ABB and Microsoft partner to advance industrial generative AI

ABB and Microsoft partner to advance industrial generative AI

Feb. 8, 2024
At the intersection of data-driven and physics-based modeling, AI takes the stage by supporting prompt-based engineering.

ABB and Microsoft signed a collaboration agreement in 2023, expanding their long-time partnership for the development of generative artificial intelligence (AI) technology for industry. They expect to roll-out new products this year, combining the capabilities of ABB’s Ability Genix and Microsoft’s OpenAI. Vinod Ninan, product director for IoT platform suite at ABB Process Automation, outlines the ways artificial intelligence (AI), machine learning (ML), and generative AI (GenAI) will influence manufacturing in the future.

Collaboration aims to help users minimize unplanned downtime and extend asset lifespans

ABB and Microsoft have been collaborating for several years in the deployment and development of integrated industrial IoT solutions, artificial intelligence, machine learning and visualization technologies. Now, the two are integrating generative AI capabilities for a more intuitive user interaction with ABB Ability Genix Industrial Analytics and AI Suite and applications, leveraging Microsoft’s Azure OpenAI Service. The new application Genix Copilot will provide industry executives, functional specialists, and shop floor engineers with real-time production insights. ABB predicts these insights have the potential to extend asset lifespan by up to 20% and minimize unplanned downtime by up to 60%.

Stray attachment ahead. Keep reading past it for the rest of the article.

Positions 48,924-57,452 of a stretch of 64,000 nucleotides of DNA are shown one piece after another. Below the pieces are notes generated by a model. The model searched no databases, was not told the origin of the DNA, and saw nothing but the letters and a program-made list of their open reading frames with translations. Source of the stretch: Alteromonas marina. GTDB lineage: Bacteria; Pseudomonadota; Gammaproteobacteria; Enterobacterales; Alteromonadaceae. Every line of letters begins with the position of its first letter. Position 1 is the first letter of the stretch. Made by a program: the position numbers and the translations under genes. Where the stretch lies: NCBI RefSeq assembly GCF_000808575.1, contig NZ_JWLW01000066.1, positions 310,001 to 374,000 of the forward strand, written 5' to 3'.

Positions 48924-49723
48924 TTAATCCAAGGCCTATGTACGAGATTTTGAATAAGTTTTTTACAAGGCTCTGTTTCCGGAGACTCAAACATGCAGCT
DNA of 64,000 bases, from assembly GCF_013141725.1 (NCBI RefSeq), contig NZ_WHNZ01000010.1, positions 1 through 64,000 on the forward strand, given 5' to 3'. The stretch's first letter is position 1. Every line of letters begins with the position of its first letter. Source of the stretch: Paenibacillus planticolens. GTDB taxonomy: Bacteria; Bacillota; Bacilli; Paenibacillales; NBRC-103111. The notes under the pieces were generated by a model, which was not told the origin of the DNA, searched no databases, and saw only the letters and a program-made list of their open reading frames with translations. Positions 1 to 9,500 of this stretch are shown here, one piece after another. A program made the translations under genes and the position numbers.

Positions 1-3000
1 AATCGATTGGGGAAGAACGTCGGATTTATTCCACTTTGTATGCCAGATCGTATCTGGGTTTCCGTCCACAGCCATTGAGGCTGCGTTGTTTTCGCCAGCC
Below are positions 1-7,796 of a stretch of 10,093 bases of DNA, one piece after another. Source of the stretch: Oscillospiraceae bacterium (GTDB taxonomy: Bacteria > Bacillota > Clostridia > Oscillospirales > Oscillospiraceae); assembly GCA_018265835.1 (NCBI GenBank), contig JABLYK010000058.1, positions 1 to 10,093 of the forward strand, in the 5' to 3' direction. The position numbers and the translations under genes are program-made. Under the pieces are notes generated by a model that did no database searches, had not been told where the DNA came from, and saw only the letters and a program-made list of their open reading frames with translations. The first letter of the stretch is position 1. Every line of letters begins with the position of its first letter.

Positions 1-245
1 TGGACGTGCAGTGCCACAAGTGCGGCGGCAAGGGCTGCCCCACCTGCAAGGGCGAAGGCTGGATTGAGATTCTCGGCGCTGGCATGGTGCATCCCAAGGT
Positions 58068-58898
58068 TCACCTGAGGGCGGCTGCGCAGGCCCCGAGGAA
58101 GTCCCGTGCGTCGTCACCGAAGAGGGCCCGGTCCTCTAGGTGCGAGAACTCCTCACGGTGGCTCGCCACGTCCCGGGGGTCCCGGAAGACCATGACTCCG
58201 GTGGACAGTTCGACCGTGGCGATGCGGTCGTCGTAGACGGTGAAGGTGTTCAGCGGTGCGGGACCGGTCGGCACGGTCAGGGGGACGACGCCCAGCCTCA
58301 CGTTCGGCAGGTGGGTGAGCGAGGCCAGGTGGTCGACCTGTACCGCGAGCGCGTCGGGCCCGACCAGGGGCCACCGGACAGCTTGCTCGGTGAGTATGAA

In addition to AzureOpenAI Service, Microsoft will leverage Azure ML services, a cloud-based service for building, training, and deploying machine learning models. “Genix AI services leverages Azure ML services for identifying anomalous operating conditions and predicting failure of specific assets,” Ninan says. Microsoft’s Azure Cognitive Services provides application programming interfaces (APIs) that allow developers to easily add AI capabilities to their applications. Microsoft’s BOT services are used to develop, deploy and manage chatbots or conversational agents. “Genix services is not yet using any of the BOT services but has the capability to use it,” Ninan says. Microsoft’s Power Platform AI builder allows low-code developers to create serverless workflows with Azure functions. “It can be used to integrate OpenAI services into Power Platform applications without extensive coding,” he adds.

Genix also includes industry specific data models for ABB’s core industries, including energy (oil and gas, refinery and water) and process (mining, pulp and paper, and metals) industries. “Using these data models, multiple applications are being built including asset performance management, operational intelligence, overall equipment effectiveness,” Ninan says.